The good news is IBS, though exceedingly uncomfortable, will not interrupt your ability to get pregnant or carry your baby to full-term. The bad news is you may have to find new ways to treat the symptoms while you’re pregnant.
Not all medications are completely off-limits during pregnancy, but many first-line pharmaceutical treatments for IBS are no longer good options. In any case, it’s a good idea to get acquainted with non-invasive, drug-free therapies to ease any discomfort that hits along the way. Below are a few IBS and pregnancy strategies that may help.
Whether you struggle most with gas, bloating, constipation or diarrhea, yoga can help. If you’ve never done it before, you’ll be amazed at how different postures can bring about different sensations in the body; if you’re a regular yogi, you may need to adjust your practice for the months ahead.
Yoga encourages deep stretching and relaxation that can slow down heart rate, calm the central nervous system and help manage pain. However, backbends, forward bends, inversions, and twists will likely be off-limits.
Look into a prenatal class for good guidance, or if you’re worried about accidents, you can practice the techniques in your own home with the help of an online class.
Soluble Fiber Supplements
Fiber is essential for better digestion, and if you’re not getting enough in your food, consider taking a gentle supplement like Metamucil. It has been deemed safe for use throughout pregnancy and may be the boost your body needs.
While you add insoluble fiber, scale back on dairy and meat — both are tough on your stomach and notorious for constipation. If you suspect a gluten intolerance might be compounding the problem, cut out all suspect grains to see if that brings relief.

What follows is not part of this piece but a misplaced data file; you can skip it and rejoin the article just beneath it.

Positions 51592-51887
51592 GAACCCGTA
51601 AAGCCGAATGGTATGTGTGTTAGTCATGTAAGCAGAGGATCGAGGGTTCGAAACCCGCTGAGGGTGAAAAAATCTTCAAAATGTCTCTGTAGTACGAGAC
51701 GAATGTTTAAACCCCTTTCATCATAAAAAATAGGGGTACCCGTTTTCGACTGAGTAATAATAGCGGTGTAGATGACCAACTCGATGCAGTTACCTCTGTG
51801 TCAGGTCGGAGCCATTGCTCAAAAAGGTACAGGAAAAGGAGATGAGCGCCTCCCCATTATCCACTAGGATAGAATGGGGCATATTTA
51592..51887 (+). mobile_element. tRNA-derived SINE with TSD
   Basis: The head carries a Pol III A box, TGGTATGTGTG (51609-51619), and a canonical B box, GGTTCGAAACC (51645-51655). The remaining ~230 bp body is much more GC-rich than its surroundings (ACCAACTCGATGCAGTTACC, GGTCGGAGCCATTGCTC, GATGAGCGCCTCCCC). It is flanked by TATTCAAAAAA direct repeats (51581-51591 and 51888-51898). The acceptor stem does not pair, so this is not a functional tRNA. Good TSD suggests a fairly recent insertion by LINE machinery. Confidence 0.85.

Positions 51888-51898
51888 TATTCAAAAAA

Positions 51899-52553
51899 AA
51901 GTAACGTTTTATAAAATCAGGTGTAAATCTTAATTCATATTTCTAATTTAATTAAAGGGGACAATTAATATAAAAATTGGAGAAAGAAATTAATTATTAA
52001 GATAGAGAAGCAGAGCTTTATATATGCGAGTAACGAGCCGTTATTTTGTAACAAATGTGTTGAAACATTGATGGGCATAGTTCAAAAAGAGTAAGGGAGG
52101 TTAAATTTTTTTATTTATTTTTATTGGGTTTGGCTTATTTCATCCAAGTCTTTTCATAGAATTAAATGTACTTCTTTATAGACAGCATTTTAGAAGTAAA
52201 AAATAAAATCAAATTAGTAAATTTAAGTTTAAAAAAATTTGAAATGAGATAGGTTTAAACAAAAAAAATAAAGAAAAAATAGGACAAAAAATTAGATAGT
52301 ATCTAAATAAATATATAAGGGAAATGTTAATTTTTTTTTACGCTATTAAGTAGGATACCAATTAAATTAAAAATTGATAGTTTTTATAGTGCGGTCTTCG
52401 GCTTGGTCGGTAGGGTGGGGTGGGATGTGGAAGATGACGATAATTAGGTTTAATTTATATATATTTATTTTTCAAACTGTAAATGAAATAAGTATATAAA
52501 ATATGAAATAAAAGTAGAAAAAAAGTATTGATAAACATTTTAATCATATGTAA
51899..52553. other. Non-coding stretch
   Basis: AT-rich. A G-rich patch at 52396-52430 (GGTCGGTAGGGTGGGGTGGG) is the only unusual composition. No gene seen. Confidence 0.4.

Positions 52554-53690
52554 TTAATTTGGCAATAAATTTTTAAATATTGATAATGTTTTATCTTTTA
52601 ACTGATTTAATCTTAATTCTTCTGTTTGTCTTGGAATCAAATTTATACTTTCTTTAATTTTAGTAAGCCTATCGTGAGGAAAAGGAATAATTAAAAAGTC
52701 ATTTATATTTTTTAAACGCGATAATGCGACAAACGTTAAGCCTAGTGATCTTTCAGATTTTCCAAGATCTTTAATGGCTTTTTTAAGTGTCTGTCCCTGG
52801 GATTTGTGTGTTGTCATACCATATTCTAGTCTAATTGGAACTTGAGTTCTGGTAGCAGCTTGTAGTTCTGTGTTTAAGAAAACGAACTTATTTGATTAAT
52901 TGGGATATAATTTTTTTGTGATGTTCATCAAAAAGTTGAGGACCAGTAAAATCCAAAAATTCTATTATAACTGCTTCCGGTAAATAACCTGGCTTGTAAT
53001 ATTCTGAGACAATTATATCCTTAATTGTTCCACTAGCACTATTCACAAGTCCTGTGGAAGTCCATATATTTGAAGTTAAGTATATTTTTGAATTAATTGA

Despite being “natural,” nutritional supplements can cause problems during pregnancy, so it’s never a good idea to try out a new pill. However, there are a few plants that are gentle on the system, safe for the baby, and have been proven to ease digestive distress at any time.
You’ve likely heard about the virtues of ginger — a fresh slice in a cup of hot water can be better for your tummy than any store-bought tincture. Likewise, fennel (the seeds and the flesh) has shown great promise for treating cramps, gas and bloating, which should earn it a spot in your kitchen.
When to See a Doctor for Your IBS and Pregnancy
Rest assured that IBS won’t sabotage your pregnancy, but you need to make sure IBS is really the problem. If you have no history of IBS but start to notice constant cramping, bloating, and changes in your bowel movements after you become pregnant, you’ll want to mention it to your doctor to rule out other conditions.
Digestive distress is generally not too serious, but in some cases, it’s a sign of intestinal bleeding. If you have frequent bouts of diarrhea, your body may not be absorbing enough nutrients from your food, and dehydration can put your health at risk.
Luckily, acting at the first sign of trouble can save you from complications, and get you back on track to a healthy pregnancy.